Just before the premiere of the Kickstarter-success Leonard Nimoy film, For the Love of Spock, at the 2016 Tribeca Film Festival the Star Trek actor’s son, Adam Nimoy, sat down with the Hollywood Reporter to discuss the film and legacy his father left.
Last year, before Leonard’s passing, he and Adam approached 455 Films to help produce the film. The production company is made up of David Zappone, Kevin Layne and Joseph Kornbrodt, and Leonard had chosen them because he was familiar with the Star Trek related films that they had produced with William Shatner.
For the Love of Spock explores the incredible career and artistry of Leonard Nimoy. But what has become increasingly apparent as Adam continues to work on this project is that it’s also a personal journey.
During his interview, Adam explained the purpose of the documentary:
“Initially, I envisioned the project with my father back in 2014 as a documentary that was only about Mr. Spock. For a long time, my dad was saying he wanted to keep the information about his life and his career minimal. We didn’t want it to be “The Leonard Nimoy Show,” it was supposed to be something to celebrate the 50th anniversary of the franchise.
“But when he passed away, it became clear that the documentary needed to expand to encompass his life as well, particularly because of the fan reaction, which surprised me — so many people were mourning not only the man who played Spock, but the artist as well. More and more people told me that, if I wanted to make the film unique, it was essential that I add my own story about my relationship to my father. Otherwise, anyone can make a documentary about Leonard Nimoy and Mr. Spock.”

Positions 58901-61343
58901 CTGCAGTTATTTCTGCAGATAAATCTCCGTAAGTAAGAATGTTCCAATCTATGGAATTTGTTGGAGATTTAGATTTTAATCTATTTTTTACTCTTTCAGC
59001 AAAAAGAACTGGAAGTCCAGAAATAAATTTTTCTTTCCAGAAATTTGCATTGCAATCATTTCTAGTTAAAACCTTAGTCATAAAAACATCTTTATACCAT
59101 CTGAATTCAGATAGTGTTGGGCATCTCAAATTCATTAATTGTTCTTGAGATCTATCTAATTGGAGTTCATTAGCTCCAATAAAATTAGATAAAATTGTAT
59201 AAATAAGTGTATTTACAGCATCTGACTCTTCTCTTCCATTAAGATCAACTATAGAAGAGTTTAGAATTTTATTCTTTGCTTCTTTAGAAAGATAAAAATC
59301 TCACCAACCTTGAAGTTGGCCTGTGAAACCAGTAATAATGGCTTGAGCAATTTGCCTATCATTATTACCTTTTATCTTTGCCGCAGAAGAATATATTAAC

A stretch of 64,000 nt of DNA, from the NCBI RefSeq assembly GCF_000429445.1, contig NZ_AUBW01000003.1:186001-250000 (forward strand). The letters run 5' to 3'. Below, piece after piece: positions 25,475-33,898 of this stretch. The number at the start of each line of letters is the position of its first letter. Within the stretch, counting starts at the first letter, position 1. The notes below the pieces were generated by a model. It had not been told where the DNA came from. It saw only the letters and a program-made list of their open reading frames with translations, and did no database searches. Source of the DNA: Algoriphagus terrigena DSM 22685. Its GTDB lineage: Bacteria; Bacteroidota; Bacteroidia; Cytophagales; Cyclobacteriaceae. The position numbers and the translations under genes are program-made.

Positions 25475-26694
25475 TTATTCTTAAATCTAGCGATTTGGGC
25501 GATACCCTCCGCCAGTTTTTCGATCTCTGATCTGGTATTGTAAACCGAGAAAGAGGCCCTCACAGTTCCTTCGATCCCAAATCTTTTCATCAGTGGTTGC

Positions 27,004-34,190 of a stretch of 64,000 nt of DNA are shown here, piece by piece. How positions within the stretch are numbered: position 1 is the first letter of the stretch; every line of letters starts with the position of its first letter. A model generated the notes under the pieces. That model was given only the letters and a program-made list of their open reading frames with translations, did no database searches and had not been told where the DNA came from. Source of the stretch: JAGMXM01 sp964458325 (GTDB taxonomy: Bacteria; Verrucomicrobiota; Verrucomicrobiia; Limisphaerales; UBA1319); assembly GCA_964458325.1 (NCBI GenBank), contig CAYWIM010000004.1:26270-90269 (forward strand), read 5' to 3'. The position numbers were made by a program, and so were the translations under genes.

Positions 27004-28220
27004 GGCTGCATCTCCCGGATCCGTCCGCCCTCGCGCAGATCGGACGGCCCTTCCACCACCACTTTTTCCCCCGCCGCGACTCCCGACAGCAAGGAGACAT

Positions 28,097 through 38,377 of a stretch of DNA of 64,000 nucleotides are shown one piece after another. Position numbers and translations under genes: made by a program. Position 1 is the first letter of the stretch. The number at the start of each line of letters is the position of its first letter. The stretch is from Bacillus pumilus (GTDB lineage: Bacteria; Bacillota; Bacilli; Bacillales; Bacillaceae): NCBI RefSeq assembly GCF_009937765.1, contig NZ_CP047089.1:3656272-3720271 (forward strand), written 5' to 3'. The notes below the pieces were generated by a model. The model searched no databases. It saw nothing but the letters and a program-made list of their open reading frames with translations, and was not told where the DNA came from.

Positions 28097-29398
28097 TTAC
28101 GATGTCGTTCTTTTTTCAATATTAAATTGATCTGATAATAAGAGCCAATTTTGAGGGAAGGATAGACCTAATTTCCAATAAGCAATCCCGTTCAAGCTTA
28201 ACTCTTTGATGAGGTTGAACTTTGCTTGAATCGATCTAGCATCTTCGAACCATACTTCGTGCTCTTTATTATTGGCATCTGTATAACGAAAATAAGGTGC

Adam went to revealed whether or not he wanted to leave the project after his father’s passing:
“I think Dad always wanted me to carry on and pursue completing the film. We did have to take a break, heal and experience the incredible emotions and repercussions of having lost my father, but there was never any doubt that I’d finish the film.”
Also discussing his father’s fans and their devotion, Adam noted:
“I’ve known about this all my life — the fan reaction, the impact that dad as Spock has had on fans. But seeing it firsthand was a bit of a jolt. It was very energizing and inspirational — people were just happy to shake my hand because there was a DNA connection, which on one hand, I found amusing, but on the other hand, really charming and disarming and very sweet. To feel that love that the fans had for him is special for me to experience. I’m enjoying it now in a way that I couldn’t honestly do with dad, because I always felt I was walking in his shadow a little bit.”
He went on to reveal his final thoughts on the project:
“Here’s the bottom line: I am so privileged and happy and proud to have contributed something to the legacy of Spock and of Leonard Nimoy. That was my goal, and we worked hard with the production team and the editorial team to achieve that. I’m very proud of the film, I think it’s going to stand for many years to come. It’s an informative look at what the Star Trek phenomenon is all about, and I feel like I’ve now contributed something to the Star Trek liturgy that’s out there, and that is an incredibly satisfying feeling to have.”
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